日本人及び白人大うつ病患者におけるmirtazapineと fluvoxamineの有効性及び安全性の比較

Translated title of the contribution: Comparison of efficacy and safety of mirtazapine versus fluvoxamine in Japanese and Caucasian patients with major depressive disorder

Joep Schoemaker, Mitsukuni Murasaki, Mutsuo Miyake, Anja Heukels, Joel Gailledreau, Hein Fennema, Ad Sitsen

Research output: Contribution to journalArticleScientificpeer-review

Abstract

A randomized, double-blind, 6 -week, multi-center trial was conducted with flexible doses of mirtazapine (15-45 mg/day) and fluvoxamine (50-150 mg/day) in patients suffering from major depressive disorder in Japan and Europe. The primary objective was to establish noninferiority of mirtazapine compared to fluvoxamine at endpoint using a margin of 2 points on the total score of the first 17 items of Hamilton Depression Rating Scale (HAMD17) . Secondary objective was to compare the safety profile of both drugs in Japanese and Caucasian patients.
In total 402 patients (20-73 years) were randomized and treated: 199 on mirtazapine (96 Japanese and 103 Caucasian patients) and 203 on fluvoxamine (98 Japanese and 105 Caucasian patients). The mean daily dose taken by subjects on mirtazapine was 21 mg (Japanese: 19 mg, Caucasians: 23 mg); the mean daily dose taken by subjects on fluvoxamine was 79 mg (Japanese: 79 mg. Caucasians: 78 mg).
A clinically significant decrease in the average HAMD17 total score was observed both in the mirtazapine (-14.3) and fluvoxamine (-13.6) group (-13.8 on mirtazapine and -11.7 on fluvoxamine in Japanese patients, -14.4 on mirtazapine and -15.1 on fluvoxamine in Caucasian patients). Overall the -0.7 points difference in HAMD17 total score change from baseline in favor
of mirtazapine was not statistically signtflcant, but allowed a conclusion of non-inferiority.
There was a tendency for Japanese patients to respond slightly better to mirtazapine, and for Caucasian patients to respond slightly better to fluvoxamine, and the herewith presumed treatment-by-region interaction was statistically significant (P = 0.075) and a possible result of random variation.
Mirtazapine was characterized with a faster onset of action as compared to fluvoxamine.
Both drugs were generally well tolerated. Mirtazapine was associated with a higher frequency of somnolence in Japanese patients, whereas fluvoxamine was associated with a higher incidence of nausea in both Japanese and Caucasian patients.
In conclusion, mirtazapine was shown to be non-inferior to fluvoxamine in the treatment of major depressive disorder. Both drugs were well tolerated with some adverse events being almost exclusively reported in Japanese patients and some in Caucasian patients.
Original languageOther
Pages (from-to)339-355
JournalJapanese Journal of Clinical Psychopharmacology
Volume13
Issue number2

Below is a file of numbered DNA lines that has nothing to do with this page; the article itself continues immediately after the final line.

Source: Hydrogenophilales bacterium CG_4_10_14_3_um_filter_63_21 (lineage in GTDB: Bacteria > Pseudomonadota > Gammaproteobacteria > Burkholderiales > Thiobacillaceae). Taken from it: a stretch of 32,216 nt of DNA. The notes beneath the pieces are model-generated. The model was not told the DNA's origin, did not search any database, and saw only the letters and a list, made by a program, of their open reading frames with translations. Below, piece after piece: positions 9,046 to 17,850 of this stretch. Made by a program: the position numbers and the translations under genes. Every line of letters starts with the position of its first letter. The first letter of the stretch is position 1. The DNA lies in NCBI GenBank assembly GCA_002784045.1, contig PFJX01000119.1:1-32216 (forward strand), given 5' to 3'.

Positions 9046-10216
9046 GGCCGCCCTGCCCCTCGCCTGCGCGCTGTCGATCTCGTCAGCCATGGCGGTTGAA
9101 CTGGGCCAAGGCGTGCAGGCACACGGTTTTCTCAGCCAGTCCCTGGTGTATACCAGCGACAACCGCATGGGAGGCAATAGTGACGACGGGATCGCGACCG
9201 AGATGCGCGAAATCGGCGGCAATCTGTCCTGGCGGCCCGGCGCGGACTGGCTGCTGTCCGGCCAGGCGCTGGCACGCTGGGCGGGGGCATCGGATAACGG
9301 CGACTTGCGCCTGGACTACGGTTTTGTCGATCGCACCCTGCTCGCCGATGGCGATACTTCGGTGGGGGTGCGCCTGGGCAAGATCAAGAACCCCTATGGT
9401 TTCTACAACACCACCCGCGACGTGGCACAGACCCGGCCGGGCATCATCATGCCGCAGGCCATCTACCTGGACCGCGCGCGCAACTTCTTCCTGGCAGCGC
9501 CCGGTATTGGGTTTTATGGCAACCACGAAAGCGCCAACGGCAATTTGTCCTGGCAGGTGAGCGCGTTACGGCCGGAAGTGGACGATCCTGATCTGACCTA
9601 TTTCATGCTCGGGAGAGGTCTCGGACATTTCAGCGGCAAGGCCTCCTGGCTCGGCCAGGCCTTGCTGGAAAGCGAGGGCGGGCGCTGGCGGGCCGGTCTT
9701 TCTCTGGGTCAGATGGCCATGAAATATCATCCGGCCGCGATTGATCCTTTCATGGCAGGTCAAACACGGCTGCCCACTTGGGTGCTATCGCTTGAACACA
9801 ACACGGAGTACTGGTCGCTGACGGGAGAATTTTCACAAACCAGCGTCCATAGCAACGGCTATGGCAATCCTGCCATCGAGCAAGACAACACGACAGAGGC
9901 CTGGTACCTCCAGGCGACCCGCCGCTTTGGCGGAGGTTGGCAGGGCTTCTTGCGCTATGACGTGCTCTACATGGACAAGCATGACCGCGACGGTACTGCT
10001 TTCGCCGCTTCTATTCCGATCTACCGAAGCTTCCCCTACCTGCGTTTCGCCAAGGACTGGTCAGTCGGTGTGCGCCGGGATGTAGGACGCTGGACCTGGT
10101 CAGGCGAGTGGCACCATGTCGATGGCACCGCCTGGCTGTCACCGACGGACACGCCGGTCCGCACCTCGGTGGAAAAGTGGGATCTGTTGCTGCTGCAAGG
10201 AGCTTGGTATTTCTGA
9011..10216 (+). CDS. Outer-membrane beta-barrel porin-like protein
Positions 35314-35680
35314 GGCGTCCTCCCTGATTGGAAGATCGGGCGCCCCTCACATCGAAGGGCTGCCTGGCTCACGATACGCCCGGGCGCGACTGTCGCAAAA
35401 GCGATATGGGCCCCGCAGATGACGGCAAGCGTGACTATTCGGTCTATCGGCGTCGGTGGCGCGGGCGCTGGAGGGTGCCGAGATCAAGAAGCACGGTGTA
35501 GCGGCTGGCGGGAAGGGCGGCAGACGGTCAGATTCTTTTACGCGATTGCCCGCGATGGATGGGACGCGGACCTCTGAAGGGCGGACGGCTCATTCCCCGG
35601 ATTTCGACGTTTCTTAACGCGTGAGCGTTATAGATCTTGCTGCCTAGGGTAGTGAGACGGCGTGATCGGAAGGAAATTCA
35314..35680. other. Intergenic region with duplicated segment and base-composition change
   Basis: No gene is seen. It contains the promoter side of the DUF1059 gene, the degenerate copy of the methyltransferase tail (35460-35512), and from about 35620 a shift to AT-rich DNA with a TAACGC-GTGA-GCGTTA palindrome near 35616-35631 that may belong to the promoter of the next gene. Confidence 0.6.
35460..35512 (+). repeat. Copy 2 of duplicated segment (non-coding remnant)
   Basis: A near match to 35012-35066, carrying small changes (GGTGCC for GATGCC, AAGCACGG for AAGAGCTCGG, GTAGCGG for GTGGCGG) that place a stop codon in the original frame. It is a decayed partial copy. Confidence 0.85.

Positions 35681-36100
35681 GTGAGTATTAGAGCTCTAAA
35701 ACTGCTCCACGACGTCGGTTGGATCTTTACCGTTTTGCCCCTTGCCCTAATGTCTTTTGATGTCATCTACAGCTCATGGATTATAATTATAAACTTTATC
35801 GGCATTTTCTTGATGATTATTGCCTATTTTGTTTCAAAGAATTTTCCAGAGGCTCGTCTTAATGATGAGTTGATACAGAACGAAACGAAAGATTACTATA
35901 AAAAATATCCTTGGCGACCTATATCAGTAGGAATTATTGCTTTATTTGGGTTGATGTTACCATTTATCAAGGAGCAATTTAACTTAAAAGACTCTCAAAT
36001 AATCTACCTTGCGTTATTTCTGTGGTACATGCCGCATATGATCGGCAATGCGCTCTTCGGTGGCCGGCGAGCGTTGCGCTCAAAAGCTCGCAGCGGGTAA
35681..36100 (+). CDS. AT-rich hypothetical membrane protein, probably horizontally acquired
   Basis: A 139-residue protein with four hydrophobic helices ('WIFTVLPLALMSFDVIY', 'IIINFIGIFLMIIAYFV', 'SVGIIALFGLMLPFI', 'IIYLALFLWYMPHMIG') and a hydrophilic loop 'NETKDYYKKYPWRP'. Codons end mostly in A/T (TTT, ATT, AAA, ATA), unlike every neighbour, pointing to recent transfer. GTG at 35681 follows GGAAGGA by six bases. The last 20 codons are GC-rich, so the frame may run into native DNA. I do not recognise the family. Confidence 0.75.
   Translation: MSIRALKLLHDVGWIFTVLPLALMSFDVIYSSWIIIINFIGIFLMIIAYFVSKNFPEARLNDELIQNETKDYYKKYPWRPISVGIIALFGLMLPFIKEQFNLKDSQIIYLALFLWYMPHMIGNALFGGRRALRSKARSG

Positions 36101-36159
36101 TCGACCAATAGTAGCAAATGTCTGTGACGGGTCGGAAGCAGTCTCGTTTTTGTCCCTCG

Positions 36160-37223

Publication statusPublished - 2010
Externally publishedYes

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Fluvoxamine
Major Depressive Disorder
mirtazapine
Pharmaceutical Preparations

Cite this

Schoemaker, J., Murasaki, M., Miyake, M., Heukels, A., Gailledreau, J., Fennema, H., & Sitsen, A. (2010). 日本人及び白人大うつ病患者におけるmirtazapineと fluvoxamineの有効性及び安全性の比較. Japanese Journal of Clinical Psychopharmacology, 13(2), 339-355.
Schoemaker, Joep ; Murasaki, Mitsukuni ; Miyake, Mutsuo ; Heukels, Anja ; Gailledreau, Joel ; Fennema, Hein ; Sitsen, Ad. / 日本人及び白人大うつ病患者におけるmirtazapineと fluvoxamineの有効性及び安全性の比較. In: Japanese Journal of Clinical Psychopharmacology. 2010 ; Vol. 13, No. 2. pp. 339-355.
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abstract = "A randomized, double-blind, 6 -week, multi-center trial was conducted with flexible doses of mirtazapine (15-45 mg/day) and fluvoxamine (50-150 mg/day) in patients suffering from major depressive disorder in Japan and Europe. The primary objective was to establish noninferiority of mirtazapine compared to fluvoxamine at endpoint using a margin of 2 points on the total score of the first 17 items of Hamilton Depression Rating Scale (HAMD17) . Secondary objective was to compare the safety profile of both drugs in Japanese and Caucasian patients.In total 402 patients (20-73 years) were randomized and treated: 199 on mirtazapine (96 Japanese and 103 Caucasian patients) and 203 on fluvoxamine (98 Japanese and 105 Caucasian patients). The mean daily dose taken by subjects on mirtazapine was 21 mg (Japanese: 19 mg, Caucasians: 23 mg); the mean daily dose taken by subjects on fluvoxamine was 79 mg (Japanese: 79 mg. Caucasians: 78 mg).A clinically significant decrease in the average HAMD17 total score was observed both in the mirtazapine (-14.3) and fluvoxamine (-13.6) group (-13.8 on mirtazapine and -11.7 on fluvoxamine in Japanese patients, -14.4 on mirtazapine and -15.1 on fluvoxamine in Caucasian patients). Overall the -0.7 points difference in HAMD17 total score change from baseline in favorof mirtazapine was not statistically signtflcant, but allowed a conclusion of non-inferiority.There was a tendency for Japanese patients to respond slightly better to mirtazapine, and for Caucasian patients to respond slightly better to fluvoxamine, and the herewith presumed treatment-by-region interaction was statistically significant (P = 0.075) and a possible result of random variation.Mirtazapine was characterized with a faster onset of action as compared to fluvoxamine.Both drugs were generally well tolerated. Mirtazapine was associated with a higher frequency of somnolence in Japanese patients, whereas fluvoxamine was associated with a higher incidence of nausea in both Japanese and Caucasian patients.In conclusion, mirtazapine was shown to be non-inferior to fluvoxamine in the treatment of major depressive disorder. Both drugs were well tolerated with some adverse events being almost exclusively reported in Japanese patients and some in Caucasian patients.",